Molecular and General Genetics MGG

, Volume 215, Issue 1, pp 100–106

The structure and regulation of phosphoglucose isomerase in Saccharomyces cerevisiae

  • Jeremy B. A. Green
  • Anthony P. H. Wright
  • Wing Y. Cheung
  • William E. Lancashire
  • Brian S. Hartley
Article

DOI: 10.1007/BF00331310

Cite this article as:
Green, J.B.A., Wright, A.P.H., Cheung, W.Y. et al. Mol Gen Genet (1988) 215: 100. doi:10.1007/BF00331310

Summary

We have cloned and sequenced the PGI1 gene, encoding phosphoglucose isomerase (E.C.5.3.1.9), from Saccharomyces cerevisiae. The nucleotide sequence predicts subunits of 554 amino acids with a molecular weight of 61230. Both the size and amino acid composition correlate well with measurements from purified protein. We have compared the PGI1 protein with the predicted sequence for pig muscle PGI. In spite of some evolutionary divergence the proteins are very similar and there are some highly conserved regions, two of which have been implicated in the active site. It has been suggested that PGI exists in two or more isozyme forms in S. cerevisiae and analogy with ADR2/ADC1 suggests that such PGI isozymes might also be differentially regulated during glycolytic/gluconeogenic growth. We have used accurate quantitation of PGI1 mRNA and gene fusions of PGI1 to the lacZ gene of Escherichia coli to show that PGI1 transcription is regulated neither between glycolytic and gluconeogenic growth nor between exponential and stationary phase. The complete lack of PGI activity in PGI1 deletion mutants and of differential regulation suggests that the isozymes of PGI might result merely from processing of the PGI1 gene product.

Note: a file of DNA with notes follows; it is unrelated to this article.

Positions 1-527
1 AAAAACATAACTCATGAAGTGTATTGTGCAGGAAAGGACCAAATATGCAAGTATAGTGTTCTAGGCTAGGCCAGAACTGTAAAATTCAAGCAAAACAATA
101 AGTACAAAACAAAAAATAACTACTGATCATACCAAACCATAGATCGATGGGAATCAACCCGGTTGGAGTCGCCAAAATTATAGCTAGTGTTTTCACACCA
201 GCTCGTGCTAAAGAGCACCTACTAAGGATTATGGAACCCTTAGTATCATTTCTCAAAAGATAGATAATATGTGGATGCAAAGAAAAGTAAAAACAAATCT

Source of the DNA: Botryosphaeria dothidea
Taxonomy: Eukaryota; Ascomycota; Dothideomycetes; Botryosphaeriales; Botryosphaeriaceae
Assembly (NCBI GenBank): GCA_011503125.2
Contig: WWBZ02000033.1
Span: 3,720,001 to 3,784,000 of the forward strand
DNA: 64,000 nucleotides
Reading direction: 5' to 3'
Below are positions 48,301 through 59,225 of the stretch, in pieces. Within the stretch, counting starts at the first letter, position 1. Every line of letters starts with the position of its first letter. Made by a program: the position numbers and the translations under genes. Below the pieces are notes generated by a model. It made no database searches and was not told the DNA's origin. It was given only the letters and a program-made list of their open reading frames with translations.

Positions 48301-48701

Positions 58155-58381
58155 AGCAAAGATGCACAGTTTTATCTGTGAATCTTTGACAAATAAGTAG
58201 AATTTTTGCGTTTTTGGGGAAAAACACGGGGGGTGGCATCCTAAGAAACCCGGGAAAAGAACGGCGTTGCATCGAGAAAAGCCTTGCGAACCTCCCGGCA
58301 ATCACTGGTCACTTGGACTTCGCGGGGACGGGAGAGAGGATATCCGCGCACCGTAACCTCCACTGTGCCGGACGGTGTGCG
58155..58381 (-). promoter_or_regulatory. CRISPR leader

Key words

Phosphoglucose isomerease Regulation Metabolism Glycolysis Yeast 

Copyright information

© Springer-Verlag 1988

Authors and Affiliations

  • Jeremy B. A. Green
    • 1
  • Anthony P. H. Wright
    • 1
  • Wing Y. Cheung
    • 1
  • William E. Lancashire
    • 1
  • Brian S. Hartley
    • 1
  1. 1.Centre for BiotechnologyImperial CollegeLondonUK
  2. 2.Institut für MikrobiologieTechnische Hochschule DarmstadtDarmstadtGermany
  3. 3.Department of Medical Nutrition, Karolinska InstituteHuddinge University HospitalHuddingeSweden
  4. 4.CSIRO Division of Horticultural ResearchAdelaideAustralia
  5. 5.Whitbread R&D Genetics SectionLeicester BiocentreLeicesterUK

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